One of the biggest thrills of spring is when the beautiful and acrobatic swifts return to the UK after a long and perilous journey from Africa. They tell us that summer is on its way soon and that all is well with the world.
The sad fact is that Ealing’s swifts, like swifts across the UK, are in serious decline. Swifts spend their winter in Africa and return to the UK in April with their lifelong partner and offspring to breed in the same area as last year. Swifts are used to living alongside humans, but modern building design and the refurbishment of old buildings have been depriving them of the nooks and crannies that they use for nesting sites.
The Saving Ealing’s Swiftsproject is to combat the decline of swift nesting sites. Ealing Wildlife Group is planning to erect 150 nest boxes to boost existing colonies of swifts and attract new colonies. The nest boxes will be sited on public buildings across the borough, with signage to tell the public about these wonderful birds. The project will boost biodiversity in our borough & engage local communities with the conservation of these birds.
The swifts will be returning in April and May 2022, and so we hope to have the swift boxes erected by March, in plenty of time to help protect and conserve this iconic species for future generations. Can you help by making a pledge to our fundraising effort? We need to raise £10,000 in total, including £5000 from our followers which will be matched by Future Ealing. Every little helps and you can pledge at www.spacehive.com/savingealingswifts. If you are not able to contribute, there are other ways you can help, by offering your time to support some of our work by volunteering.
Thank you all for your ongoing support and for making Ealing such a great place for wildlife!
“Conservation work involves the protection, preservation or restoration of nature and biodiversity, not a task one would immediately associate with Instagram or TikTok. However, more and more we are utilising social media platforms to share ideas and information, organise events and have conversations with one another regarding wildlife and the environment. It’s blending our very primal need to be one with nature with our newly evolved reliance on technology, and in most cases, it is working to the benefit of the natural world.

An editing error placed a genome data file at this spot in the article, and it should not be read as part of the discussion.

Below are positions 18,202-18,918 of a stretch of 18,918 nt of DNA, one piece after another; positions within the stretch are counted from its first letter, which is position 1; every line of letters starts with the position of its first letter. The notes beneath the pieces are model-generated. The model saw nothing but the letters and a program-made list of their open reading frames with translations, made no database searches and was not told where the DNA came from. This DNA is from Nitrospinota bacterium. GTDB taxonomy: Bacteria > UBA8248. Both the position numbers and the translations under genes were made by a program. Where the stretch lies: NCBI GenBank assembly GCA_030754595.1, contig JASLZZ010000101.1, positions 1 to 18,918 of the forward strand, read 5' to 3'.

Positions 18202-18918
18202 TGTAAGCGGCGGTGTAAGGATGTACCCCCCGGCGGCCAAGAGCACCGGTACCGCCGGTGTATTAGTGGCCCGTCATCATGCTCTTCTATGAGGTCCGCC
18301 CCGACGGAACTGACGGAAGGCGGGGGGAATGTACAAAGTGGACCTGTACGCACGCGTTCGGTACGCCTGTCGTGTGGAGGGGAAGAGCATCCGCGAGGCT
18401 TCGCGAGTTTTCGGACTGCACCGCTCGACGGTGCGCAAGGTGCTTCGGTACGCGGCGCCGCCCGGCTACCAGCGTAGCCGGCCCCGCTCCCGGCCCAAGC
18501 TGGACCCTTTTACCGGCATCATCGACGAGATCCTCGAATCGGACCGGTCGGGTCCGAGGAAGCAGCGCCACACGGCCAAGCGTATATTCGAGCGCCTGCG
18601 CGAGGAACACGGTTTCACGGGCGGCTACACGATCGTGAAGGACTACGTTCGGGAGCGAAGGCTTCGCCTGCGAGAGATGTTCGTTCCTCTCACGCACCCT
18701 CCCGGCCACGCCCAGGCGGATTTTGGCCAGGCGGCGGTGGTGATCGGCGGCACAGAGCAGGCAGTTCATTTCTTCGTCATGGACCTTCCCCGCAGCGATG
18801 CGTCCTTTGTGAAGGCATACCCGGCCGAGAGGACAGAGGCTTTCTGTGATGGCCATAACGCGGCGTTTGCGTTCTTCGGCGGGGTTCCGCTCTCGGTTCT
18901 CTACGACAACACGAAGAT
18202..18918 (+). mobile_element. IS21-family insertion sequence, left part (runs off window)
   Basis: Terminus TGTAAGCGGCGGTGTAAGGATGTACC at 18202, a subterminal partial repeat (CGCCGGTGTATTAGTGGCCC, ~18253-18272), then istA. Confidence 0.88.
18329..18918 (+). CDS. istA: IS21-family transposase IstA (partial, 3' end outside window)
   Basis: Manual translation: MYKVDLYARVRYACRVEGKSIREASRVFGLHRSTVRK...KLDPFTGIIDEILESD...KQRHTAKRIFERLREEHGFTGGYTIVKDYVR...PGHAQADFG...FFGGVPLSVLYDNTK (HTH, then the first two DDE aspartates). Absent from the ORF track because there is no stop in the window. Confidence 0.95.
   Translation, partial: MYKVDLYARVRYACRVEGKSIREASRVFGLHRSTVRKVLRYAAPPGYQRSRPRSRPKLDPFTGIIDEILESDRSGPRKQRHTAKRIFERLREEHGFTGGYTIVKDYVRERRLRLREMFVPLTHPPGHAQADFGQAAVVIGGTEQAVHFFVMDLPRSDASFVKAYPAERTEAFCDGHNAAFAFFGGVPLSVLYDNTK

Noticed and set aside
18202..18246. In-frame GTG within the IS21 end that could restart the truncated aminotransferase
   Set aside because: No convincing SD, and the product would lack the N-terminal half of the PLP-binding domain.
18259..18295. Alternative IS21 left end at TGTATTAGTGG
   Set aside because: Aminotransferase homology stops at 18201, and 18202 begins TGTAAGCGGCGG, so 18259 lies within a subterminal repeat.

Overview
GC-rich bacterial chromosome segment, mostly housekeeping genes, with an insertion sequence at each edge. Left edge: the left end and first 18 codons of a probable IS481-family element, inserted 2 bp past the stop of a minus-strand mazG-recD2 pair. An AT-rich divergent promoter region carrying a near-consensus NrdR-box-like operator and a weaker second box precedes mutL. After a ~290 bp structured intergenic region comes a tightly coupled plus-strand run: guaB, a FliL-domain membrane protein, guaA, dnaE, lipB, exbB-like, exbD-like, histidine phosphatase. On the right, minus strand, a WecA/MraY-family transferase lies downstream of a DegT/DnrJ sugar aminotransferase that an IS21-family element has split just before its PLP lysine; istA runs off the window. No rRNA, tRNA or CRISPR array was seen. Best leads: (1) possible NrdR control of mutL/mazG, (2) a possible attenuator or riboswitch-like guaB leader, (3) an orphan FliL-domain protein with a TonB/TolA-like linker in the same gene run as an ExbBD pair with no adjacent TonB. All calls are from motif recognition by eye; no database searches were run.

In the case of releasing endangered captive-bred harvest mice back in Ealing we have Instagram Stories to thank. No, really.
I have followed Dr Sean McCormack and Ealing Wildlife Group on social media for a while. I was inspired by the passion and innovation of both and drawn back each time on my phone by the community spirit and the sharing of wildlife photographs and information.
When Sean posted on his Instagram about a new project to return harvest mice back in a suitable habitat and monitor their population I paused my Netflix show, put my glass of red wine back on the coffee table and furiously began constructing my reply. I had to be involved.
I work as an Animal Keeper and Education Officer at a small zoo in South Lanarkshire, Scotland. We care for a very successful breeding group of harvest mice and had been on the look out for a while for a project to introduce our mice back into the wild, as we were reaching maximum capacity in their enclosure.
We had explored options in the past, but nothing seemed to work out or last. I wanted a project that Calderglen could fully get behind and believe in, and that gave our Scottish mice the best chance at surviving.
After talks with Sean I knew the area chosen for their release and the people involved offered the harvest mice the best chance at restoring a wild population in Ealing. A species that hasn’t been recorded there since the late 1970s. It was time for that to change.
After a couple of months of more conversations and planning with Sean the morning arrived for the long journey down to London. I plucked the fittest mice from the safety of their captivity, clinging unknowingly to their corkscrew hazel branch and silently wished each one good luck as I placed them into the travel box, awaiting a life of freedom only wild animals understand.
It’s not lost on me the control humans have over non-human species and even though in my heart I knew I was doing the right thing for the conservation of harvest mice, looking at each individual twitching face, I also battled with doubt if it was what they would want.
It may seem silly, after all how could a mouse possibly understand the concept of consent and the importance of its little life in the preservation of its entire species, but it certainly picked at my moral compass regardless.